Peugeot 108 Review

Find out more about the Peugeot 108 in the latest MOTORS Review

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Out of 5


  • Cheap to run
  • Stylish looks
  • Surprisingly good equipment level


  • A bit cramped
  • Not as refined as some rivals
  • Engines aren’t the best
Model Review

The Peugeot 108 was brought to market as a replacement for the 107 and both have one major similarity – apart from both being Peugeot city cars. Both are built as a joint effort between Peugeot, Citroen and Toyota.

Like the 107, the 108 is built on the same chassis as the Citroen C1 and Toyota’s Aygo and all three models come with the same engine, transmission and electrics.

Although the city car sector isn’t the most popular it is still very competitive and the 108 has funky styling like most of its competitors but it still stands out.

Coming in both three and five-door body styles, the 108 Top is a convertible option that includes a full-roof sliding panel.

Latest Model

With its micro dimensions, go-kart-like feel and compact packaging, the 108 is a worthy city car and can take on many of its competitors head-on.

All the petrol engines installed comply with the Euro 6 emission guidelines and have impressive efficiency figures, but it can feel underpowered with the lowest powered 67bhp model.

Peugeot has started modelling their cars to be more customisable and the 108 is the most extreme of the range, with plenty of options on offer to make the 108 your own.

It also comes with a surprising level of technology, which many city cars need to come with if they are to attract the majority of the model’s target market – young drivers.


Value for money

As you would expect from such a small and inexpensive car you won’t get all mod-cons from the base spec, but you still get plenty of accessories in the Access trim – which is only available in the three-door body style. With the Access model you get LED daytime running lights, radio with steering column mounted controls, electric front windows, AUX/USB connection ports, ESP, ABS, Isofix fixture points and folding rear bench.

Admittedly, you don’t get that much but for the £8,995 price tag, but you wouldn’t expect to get much more for that in this current market either.

If you look on the used market though, you will find a range of good quality models in top spec that come in under or at the same price as a new model. For example, you can get a 1.2-litre Allure Top five-door model for the same price as a new Access model.

With less than 4,950 miles on the clock, the model comes with LED daytime running lights, seven-inch infotainment touchscreen, Bluetooth mobile interface, 15-inch alloy wheels, front electric windows, tinted rear windows, power-assisted steering and Isofix points. It comes with much more than the base 108 and with the sliding material roof, you can take in the outside environment as well.


Looks and image

For a city car to attract people it needs to look funky and be very customisable, and with the 108 Peugeot has done just that. It is more interesting to look at than the VW Group trio of the Up, the Seat Mii and Skoda’s Citigo, and although it looks similar to its PSA Group partner, the Citroen C1, it is cool to look at and fits in with the modern city lifestyle.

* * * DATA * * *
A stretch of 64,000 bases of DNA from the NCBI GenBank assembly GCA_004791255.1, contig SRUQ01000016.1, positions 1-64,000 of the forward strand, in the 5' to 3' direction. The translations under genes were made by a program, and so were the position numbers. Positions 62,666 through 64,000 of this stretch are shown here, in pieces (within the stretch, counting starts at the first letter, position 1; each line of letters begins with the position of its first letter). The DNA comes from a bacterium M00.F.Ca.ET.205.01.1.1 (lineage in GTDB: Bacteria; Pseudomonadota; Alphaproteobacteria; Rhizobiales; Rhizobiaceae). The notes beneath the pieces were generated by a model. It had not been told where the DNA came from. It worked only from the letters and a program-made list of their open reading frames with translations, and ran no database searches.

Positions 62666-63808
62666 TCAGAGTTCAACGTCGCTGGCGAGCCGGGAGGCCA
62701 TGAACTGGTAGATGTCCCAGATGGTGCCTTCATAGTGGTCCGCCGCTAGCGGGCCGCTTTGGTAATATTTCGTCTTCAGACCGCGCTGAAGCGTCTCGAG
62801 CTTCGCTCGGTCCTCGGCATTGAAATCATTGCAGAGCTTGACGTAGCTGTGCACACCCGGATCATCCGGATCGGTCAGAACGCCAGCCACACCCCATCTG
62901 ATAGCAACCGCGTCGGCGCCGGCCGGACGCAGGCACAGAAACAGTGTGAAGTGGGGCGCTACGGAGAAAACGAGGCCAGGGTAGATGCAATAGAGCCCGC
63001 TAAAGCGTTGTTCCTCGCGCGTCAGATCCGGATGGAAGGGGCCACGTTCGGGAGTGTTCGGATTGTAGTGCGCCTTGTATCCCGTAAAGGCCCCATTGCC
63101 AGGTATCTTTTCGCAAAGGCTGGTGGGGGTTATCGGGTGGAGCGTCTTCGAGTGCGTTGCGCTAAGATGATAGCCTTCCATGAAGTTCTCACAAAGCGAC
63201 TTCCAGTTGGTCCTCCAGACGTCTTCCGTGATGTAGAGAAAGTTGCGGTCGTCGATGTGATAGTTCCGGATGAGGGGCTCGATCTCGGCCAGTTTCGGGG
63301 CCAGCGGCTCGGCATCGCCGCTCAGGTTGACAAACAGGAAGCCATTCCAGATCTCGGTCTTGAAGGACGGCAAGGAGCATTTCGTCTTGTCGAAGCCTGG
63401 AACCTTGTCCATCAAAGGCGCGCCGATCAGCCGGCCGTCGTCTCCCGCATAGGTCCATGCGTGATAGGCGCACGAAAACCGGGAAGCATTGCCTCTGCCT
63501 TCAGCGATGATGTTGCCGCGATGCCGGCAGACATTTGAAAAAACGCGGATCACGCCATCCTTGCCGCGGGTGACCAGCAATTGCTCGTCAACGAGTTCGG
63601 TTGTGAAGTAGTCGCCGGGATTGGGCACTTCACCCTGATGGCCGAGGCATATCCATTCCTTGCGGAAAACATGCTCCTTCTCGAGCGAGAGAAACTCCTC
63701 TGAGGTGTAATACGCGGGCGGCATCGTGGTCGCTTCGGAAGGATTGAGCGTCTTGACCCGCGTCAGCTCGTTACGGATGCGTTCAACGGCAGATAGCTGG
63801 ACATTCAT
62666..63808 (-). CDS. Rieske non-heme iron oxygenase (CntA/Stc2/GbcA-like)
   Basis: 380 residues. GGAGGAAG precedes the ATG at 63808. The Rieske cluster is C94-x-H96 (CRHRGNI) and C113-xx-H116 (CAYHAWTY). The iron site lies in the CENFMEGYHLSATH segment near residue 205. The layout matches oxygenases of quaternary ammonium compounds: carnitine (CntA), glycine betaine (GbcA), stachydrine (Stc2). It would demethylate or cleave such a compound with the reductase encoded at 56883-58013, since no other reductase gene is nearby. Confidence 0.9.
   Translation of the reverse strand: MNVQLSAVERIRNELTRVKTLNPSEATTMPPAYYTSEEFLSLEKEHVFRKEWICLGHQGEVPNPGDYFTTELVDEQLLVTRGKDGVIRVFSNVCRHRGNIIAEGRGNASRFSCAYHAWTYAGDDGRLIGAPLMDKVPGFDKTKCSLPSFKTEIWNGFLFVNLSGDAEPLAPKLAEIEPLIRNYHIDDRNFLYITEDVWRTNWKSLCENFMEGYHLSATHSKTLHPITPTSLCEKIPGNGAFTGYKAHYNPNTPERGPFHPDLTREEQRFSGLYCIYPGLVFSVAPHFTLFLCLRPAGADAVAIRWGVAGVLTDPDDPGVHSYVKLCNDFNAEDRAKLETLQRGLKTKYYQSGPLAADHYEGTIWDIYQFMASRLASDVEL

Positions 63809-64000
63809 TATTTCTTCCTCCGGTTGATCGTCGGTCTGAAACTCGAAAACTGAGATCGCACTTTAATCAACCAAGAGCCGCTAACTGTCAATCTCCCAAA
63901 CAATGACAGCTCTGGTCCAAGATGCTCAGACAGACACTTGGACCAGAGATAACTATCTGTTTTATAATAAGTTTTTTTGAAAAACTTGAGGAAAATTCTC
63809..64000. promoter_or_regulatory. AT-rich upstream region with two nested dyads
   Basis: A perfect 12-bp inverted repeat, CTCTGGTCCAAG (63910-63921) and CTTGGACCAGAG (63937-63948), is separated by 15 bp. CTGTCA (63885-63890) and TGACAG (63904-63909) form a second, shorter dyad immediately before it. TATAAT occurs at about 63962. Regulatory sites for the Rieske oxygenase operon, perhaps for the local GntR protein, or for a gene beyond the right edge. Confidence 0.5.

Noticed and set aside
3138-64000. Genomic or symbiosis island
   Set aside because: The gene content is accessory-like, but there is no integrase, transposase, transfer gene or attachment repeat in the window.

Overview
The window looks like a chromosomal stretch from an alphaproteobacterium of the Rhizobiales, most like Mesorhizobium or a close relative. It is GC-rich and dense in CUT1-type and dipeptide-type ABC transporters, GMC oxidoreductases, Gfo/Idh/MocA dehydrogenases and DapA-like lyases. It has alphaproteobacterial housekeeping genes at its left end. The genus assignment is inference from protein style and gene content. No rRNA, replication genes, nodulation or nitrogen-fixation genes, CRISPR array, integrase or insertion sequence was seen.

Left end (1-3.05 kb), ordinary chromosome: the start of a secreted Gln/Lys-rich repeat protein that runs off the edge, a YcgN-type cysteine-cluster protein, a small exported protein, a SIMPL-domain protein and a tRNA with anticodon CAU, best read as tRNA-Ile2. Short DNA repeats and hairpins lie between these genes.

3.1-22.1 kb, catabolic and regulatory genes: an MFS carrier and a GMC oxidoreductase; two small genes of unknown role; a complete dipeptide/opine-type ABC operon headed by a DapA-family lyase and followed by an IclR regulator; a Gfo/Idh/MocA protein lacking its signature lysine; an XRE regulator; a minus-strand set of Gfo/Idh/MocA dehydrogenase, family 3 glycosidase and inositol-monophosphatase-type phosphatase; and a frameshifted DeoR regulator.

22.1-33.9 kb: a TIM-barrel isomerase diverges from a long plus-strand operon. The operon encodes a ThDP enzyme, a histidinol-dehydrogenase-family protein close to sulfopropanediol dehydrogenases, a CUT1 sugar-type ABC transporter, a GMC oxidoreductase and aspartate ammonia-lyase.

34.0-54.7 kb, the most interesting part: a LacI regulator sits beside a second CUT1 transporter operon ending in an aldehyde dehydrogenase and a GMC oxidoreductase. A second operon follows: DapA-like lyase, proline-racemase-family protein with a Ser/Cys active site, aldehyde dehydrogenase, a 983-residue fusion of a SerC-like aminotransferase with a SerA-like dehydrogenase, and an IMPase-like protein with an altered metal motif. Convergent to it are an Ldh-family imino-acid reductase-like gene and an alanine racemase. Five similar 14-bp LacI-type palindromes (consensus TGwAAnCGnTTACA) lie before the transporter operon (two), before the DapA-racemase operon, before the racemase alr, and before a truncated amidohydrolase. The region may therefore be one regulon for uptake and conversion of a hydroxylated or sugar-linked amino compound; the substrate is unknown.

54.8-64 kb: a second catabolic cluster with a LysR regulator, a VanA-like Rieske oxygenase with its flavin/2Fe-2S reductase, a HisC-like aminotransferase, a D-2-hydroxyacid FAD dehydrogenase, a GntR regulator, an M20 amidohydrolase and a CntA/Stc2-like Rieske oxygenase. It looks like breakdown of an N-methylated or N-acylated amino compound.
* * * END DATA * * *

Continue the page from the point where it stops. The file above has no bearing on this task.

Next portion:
The Top models and special edition Roland Garros versions are especially nice to look at and with multiple choices on colours, decals and interior colour trim, you can find a 108 to suit you.

The 108 does excel where it is supposed to – in the city – and with its small engine, lightweight framework and light steering, you can fling it in and around city streets with no problem at all. Despite the low power output, the engines are great for urban driving and can be really handy in town.

But if you take the 108 out on the motorway and open road, it starts to flounder due to the lack of power and you can really tell where this car is suited for. It struggles to get up to a high speed and is very loud in the process. It does have good levels of grip on the open road, but feedback is poorer than you would like and the steering also lacks feel. The gearbox and clutch combo is also poor as the gear change can feel much less than smooth.

With slightly firmer suspension to try and reduce body roll it knocks on into the overall ride and on some UK roads that can mean a bumpy and far from settled setup. Inside there is reasonable amounts of space despite the small exterior dimensions with plenty of head and legroom for people in the front, while the back seats can accommodate people in excess of six foot, although it will start to feel small during longer journeys.

Space and practicality

As you would expect from a city car, the interior space isn’t large by any stretch of the imagination but it still performs well enough. It has 180 litres of boot space, although that can be extended when the 50/50 split rear seats are folded down – although Access models only have a single folding rear bench.

That is more than the outgoing 107 but is a fair way down on the VW Group models. For one or two people this car can work very well indeed, but any more than that and you may struggle.

During safety tests it was done so in the guise of the Toyota Aygo due to the shared chassis, and the 108 did reasonably well when tested in 2014, scoring four stars. Adult and child occupancy scores were both 80 per cent, while the pedestrian score was 62 per cent.